Advice Pls

My mother in law has given us £70 K and we still have another £30 k to come.
We have been told that providing nothing happens to her within in seven years we wont be slammed for tax, is that true?

Many thanks


  • Linton
    Linton Posts: 17,243 Forumite
    Name Dropper First Post First Anniversary Hung up my suit!
    edited 9 November 2016 at 2:30PM
    You almost certainly wont be "slammed" anyway as if MIL died in the next 7 years the £70K+£30K would simply be added to the value of her estate and Inheritance Tax , if any was due, would be charged accordingly to her estate. HMRC would only chase you if for some reason they could not get any tax due from the estate - eg if MIL was worth £400K and had given it all away before she died. If MIL didnt die within 7 years there wouldnt be any tax issue.

    The only other possible issue is if MIL is giving away her assets so that the taxpayer is forced to pay for any care home needs she may have in the future. The council could assess her needs as if she still had the assets and reduce the money they would otherwise have contributed, which could put you in a difficult position.
  • mummy2014
    she still has plenty of money
  • bowlhead99
    bowlhead99 Posts: 12,295 Forumite
    Name Dropper First Post First Anniversary Post of the Month
    edited 9 November 2016 at 4:49PM
    mummy2014 wrote: »
    she still has plenty of money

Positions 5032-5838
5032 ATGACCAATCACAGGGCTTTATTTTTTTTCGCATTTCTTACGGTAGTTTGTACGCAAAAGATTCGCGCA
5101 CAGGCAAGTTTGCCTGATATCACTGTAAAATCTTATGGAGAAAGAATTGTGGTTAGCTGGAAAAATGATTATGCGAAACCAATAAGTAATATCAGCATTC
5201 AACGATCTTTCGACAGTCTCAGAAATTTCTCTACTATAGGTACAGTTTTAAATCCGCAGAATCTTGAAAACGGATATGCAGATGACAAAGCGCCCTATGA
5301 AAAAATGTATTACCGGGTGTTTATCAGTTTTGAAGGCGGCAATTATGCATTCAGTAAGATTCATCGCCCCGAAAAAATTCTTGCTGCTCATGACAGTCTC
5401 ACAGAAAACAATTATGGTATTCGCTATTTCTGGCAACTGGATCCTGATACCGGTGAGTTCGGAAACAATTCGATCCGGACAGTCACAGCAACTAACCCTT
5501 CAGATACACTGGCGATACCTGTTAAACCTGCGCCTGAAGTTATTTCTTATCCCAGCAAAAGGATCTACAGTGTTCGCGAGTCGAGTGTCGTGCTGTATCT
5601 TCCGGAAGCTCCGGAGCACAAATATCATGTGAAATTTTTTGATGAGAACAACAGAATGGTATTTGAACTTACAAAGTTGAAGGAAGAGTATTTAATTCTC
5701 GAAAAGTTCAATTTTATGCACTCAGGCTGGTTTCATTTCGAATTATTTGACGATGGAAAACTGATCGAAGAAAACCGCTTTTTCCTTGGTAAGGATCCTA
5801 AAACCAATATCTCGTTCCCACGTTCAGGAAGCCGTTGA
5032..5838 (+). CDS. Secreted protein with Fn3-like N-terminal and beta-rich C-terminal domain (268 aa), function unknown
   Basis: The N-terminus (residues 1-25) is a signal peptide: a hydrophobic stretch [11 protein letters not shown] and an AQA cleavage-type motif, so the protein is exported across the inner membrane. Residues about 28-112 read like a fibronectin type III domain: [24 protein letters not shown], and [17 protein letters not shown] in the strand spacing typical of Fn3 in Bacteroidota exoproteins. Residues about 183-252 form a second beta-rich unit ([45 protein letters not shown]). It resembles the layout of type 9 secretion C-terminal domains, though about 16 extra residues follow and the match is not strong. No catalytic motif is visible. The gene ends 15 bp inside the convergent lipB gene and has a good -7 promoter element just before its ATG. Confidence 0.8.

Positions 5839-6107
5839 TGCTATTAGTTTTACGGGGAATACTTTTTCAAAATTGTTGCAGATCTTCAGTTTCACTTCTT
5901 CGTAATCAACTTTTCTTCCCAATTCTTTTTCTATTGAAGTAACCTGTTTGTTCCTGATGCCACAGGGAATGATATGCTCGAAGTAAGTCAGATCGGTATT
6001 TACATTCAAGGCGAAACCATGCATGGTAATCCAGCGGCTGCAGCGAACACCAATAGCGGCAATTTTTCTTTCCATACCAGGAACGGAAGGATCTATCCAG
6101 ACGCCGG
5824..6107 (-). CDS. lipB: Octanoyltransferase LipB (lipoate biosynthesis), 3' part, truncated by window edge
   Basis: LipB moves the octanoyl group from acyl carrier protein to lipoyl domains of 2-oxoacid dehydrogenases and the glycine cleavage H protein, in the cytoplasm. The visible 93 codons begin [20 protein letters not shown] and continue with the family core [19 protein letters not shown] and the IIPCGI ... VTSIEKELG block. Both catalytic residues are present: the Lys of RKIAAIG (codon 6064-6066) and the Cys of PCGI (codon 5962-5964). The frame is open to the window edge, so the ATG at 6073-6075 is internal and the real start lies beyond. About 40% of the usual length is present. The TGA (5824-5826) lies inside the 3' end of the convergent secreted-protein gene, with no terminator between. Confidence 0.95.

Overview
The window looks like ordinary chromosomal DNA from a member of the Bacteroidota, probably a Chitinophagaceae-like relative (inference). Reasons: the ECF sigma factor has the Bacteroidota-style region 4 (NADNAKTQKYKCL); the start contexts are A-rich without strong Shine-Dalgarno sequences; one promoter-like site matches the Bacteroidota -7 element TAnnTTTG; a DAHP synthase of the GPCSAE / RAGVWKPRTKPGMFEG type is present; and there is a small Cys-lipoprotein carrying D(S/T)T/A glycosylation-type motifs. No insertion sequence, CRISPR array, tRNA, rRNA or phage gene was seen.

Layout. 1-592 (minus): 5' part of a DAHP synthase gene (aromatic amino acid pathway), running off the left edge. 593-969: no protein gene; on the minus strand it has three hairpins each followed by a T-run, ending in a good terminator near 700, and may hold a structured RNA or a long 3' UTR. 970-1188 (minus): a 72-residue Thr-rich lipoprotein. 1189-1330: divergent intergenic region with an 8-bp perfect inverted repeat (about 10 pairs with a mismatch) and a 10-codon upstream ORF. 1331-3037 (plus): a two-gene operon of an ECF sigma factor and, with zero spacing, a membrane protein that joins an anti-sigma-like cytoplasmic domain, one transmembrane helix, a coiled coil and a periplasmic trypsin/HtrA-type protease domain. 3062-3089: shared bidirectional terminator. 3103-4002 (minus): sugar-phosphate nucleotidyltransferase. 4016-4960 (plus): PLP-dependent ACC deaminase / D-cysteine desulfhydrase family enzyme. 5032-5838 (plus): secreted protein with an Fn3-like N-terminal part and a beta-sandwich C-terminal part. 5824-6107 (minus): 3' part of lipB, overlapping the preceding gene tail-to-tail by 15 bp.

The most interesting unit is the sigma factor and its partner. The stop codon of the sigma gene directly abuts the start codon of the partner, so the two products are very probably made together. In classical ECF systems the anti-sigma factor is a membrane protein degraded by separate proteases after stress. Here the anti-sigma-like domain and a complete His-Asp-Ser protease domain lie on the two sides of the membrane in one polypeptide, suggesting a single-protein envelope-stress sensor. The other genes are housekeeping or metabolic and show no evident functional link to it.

1) there is no income tax on a UK resident who gets a gift that wasn't "earnings" or a return on their own investment.

    2) so the only tax to be concerned about is inheritance tax, with the seven year rule as you mentioned. Generally, assuming she hasn't given large gifts away in recent years, you would be free and clear, because either:

    - she will survive the 7 years and her gift to you is ignored, or
    -she won't survive the 7 years but the £100k gifts she gave you would chronologically fall within the the first £325k of her "estate" (the gifts in last 7 years before passing away, plus the remaining stuff she has at that point) and so there would still be no tax on them.

    An example of when you could get hit with a tax like Linton alludes to, is e.g. she gave away £250k to someone last year before giving you your £100k this year, then dies within 7 years of last year... and then the fact that she gave away the £250k first means that the entirety of your gift can't fit in the total £325k nil rate band available at death, so there is some inheritance tax attributable to your gift to be paid out of the remaining assets of the estate...but she has burnt through the rest of the "plenty of money" in the estate including cash and property, so the only way for hmrc to get their tax attributable to the gift, is by chasing the recepient of the gift.

    Most people don't suffer this because either, there are no other major gifts in preceding years to you getting yours, so you are in nill rate band; or there's plenty of cash at death so the estate is paying any tax arising without bothering you for it; or the gifter survives 7 years anyway and it's ignored
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